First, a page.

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This week marks a fresh start, a new beginning, and a next era for the Colorado Avalanche under the leadership of their recently hired head coach, Jared Bednar. After the unexpected departure of Patrick Roy this summer, the team had very little choice but to head in a different direction, which, given their recent lackluster finishes, may have been the best situation for everyone involved.
Even so, sorting out just what kind of team Bednar is inheriting isn’t an easy task. Roy was never shy about enacting unusual systems that broke both the traditional and analytical norms. Some ideas worked; many others didn’t. Unfortunately, sorting out just how much of an impact he had on the roster and what is left now that he’s gone is an extremely murky area.
While one could use other teams in the league to somewhat judge this impact, that sort of broad thinking – while helpful – ignores any idiosyncrasies that might exist specifically on the Avs roster. So, in the end, perhaps the best proxy available to analyze this team without the Roy Effect is to look at the seasons before he arrived.
What has changed since Joe Sacco, what hasn’t, and what does this mean for Bednar moving forward?
In order to untangle this riddle, stats were pulled and analyzed data from War on Ice, Corsica, Hockey Reference, Hockey Analysis, General Fanager, NHL Numbers, and NHL.com. Thomas Crawshaw of NHL Injury Viz also graciously provided the notoriously difficult to track down man-game lost statistics.
In the end, 88 statistics across eight broad areas will hopefully provide enough context to objectively judge the state of the team. The Avs league-wide rankings are also included in color to illustrate how their strengths and weaknesses have shifted across the seven-year span. There’s a lot to unpack, so only a few key factors will be touched on beneath each of the charts.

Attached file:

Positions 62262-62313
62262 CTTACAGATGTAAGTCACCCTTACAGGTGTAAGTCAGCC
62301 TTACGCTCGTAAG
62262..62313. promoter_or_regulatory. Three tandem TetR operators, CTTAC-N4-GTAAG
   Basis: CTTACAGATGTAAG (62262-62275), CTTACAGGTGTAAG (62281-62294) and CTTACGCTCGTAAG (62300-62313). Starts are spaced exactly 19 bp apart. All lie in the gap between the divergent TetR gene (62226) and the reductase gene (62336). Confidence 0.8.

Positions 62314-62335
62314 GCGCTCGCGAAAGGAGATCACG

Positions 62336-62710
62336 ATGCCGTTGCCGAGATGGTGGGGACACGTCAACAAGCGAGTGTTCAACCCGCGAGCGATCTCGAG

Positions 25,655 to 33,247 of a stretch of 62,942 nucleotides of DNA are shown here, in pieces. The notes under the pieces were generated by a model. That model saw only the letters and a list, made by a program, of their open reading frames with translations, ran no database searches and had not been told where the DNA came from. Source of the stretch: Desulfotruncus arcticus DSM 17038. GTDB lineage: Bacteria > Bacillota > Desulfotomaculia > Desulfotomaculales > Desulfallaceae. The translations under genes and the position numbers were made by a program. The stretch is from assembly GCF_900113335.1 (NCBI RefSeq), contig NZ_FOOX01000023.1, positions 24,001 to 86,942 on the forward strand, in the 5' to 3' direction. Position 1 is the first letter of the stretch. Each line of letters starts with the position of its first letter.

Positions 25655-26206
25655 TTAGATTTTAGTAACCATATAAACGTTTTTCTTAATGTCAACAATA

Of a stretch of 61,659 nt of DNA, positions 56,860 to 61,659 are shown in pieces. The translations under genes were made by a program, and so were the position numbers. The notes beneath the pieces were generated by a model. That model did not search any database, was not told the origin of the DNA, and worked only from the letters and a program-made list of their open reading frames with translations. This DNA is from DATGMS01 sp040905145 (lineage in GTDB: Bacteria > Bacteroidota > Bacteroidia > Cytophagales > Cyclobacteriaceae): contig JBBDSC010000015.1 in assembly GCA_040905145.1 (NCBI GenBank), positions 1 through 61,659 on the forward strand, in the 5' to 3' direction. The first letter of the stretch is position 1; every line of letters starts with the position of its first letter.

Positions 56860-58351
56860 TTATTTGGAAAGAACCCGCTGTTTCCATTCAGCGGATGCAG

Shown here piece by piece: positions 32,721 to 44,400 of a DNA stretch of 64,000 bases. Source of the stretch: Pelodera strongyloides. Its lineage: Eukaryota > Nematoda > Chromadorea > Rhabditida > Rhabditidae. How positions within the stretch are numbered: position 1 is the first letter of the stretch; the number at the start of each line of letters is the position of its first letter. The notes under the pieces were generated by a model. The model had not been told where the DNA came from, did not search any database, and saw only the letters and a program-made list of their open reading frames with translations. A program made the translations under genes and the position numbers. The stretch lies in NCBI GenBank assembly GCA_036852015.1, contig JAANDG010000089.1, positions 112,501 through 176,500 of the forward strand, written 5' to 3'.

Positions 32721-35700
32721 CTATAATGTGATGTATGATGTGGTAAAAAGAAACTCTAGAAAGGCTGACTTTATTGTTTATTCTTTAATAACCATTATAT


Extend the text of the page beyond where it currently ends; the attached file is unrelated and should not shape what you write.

In the end, some answers – and opportunities – should emerge.
Average Age, Salaries, & Injuries
Before digging in too deeply to the on-ice stats, it’s worth taking a look at their off-ice data. Many of these aspects are out of Bednar’s control, but they’ll certainly have an effect on his roster.
Mix of Veterans and Younger Players
Significant Change from Sacco to Roy: Yes. The team went from one of the youngest in the league to slightly above the average in a very short period of time.
Analysis: It’s probably not a coincidence that the jump in age came directly after a very inexperienced Avs team found themselves in the postseason. The 2013-14 roster shared only 412 playoff games shared between them, and only two players who suited up – Max Talbot and Cory Sarich – had seen the playoffs more than twice.
Given the club’s subsequent disappointing showing, Sakic spent that summer restructuring the roster to add more veterans. While some of those moves were less than successful, they, combined with an emphasis on drafting and development, created a current roster with many different age groups represented.
What this Means for Bednar: The expected addition of Mikko Rantanen and increased roles for young players like Nikita Zadorov and Mikhail Grigorenko should bring down the average age from last season, but the veterans like Jarome Iginla and Francois Beauchemin are still around to help mentor and keep everything in perspective. The “core” players have also matured since that rollercoaster ’13-14 postseason and are now in the prime of their careers.
How Bednar uses those age groups is obviously much more important than simply having them, but there aren’t any glaring needs when it comes to youth or experience anymore.